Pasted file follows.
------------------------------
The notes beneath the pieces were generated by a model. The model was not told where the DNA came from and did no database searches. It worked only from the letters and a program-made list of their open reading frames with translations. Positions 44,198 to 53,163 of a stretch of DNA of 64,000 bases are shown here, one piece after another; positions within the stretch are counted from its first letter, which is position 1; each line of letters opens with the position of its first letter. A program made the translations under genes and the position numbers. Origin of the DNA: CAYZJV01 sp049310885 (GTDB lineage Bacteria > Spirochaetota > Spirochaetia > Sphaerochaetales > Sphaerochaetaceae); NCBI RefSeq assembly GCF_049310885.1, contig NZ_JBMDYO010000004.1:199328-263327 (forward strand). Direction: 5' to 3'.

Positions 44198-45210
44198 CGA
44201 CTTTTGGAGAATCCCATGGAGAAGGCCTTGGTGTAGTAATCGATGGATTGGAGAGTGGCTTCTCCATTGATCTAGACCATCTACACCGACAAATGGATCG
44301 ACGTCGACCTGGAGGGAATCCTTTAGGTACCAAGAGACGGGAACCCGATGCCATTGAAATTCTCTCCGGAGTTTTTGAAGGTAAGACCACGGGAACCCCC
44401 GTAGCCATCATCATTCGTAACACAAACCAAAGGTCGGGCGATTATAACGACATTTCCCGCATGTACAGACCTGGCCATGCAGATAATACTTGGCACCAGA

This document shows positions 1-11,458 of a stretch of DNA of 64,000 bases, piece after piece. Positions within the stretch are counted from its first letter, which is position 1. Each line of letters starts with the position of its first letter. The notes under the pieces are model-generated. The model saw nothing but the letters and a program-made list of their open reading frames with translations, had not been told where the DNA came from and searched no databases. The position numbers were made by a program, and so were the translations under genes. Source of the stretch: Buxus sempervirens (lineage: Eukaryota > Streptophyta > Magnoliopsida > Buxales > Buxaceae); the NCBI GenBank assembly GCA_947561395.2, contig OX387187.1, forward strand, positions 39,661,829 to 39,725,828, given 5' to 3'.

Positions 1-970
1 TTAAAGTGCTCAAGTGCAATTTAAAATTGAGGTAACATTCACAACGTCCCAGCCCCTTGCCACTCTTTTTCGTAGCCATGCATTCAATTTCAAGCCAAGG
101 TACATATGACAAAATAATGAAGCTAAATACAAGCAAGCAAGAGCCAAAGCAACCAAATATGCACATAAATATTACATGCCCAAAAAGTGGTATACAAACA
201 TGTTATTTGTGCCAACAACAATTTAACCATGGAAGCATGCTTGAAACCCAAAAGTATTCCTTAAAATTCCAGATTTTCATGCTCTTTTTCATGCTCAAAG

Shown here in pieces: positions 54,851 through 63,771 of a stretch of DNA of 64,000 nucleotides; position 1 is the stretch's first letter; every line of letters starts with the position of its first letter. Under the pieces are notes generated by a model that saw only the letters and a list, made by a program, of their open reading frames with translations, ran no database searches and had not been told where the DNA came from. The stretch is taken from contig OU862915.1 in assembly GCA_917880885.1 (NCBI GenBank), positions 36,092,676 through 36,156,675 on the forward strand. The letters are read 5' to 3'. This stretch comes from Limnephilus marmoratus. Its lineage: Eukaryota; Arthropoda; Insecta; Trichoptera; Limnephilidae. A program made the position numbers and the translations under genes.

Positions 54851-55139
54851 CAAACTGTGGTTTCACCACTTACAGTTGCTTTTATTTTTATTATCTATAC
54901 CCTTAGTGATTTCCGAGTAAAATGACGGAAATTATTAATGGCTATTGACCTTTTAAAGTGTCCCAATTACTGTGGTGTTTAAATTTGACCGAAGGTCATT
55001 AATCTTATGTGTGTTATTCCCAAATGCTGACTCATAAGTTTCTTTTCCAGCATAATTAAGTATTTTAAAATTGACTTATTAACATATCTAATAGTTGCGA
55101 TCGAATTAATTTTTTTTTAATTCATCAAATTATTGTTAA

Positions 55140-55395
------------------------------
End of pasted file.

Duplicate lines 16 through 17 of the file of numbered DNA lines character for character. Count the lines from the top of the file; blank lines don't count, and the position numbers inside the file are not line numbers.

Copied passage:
55001 AATCTTATGTGTGTTATTCCCAAATGCTGACTCATAAGTTTCTTTTCCAGCATAATTAAGTATTTTAAAATTGACTTATTAACATATCTAATAGTTGCGA
55101 TCGAATTAATTTTTTTTTAATTCATCAAATTATTGTTAA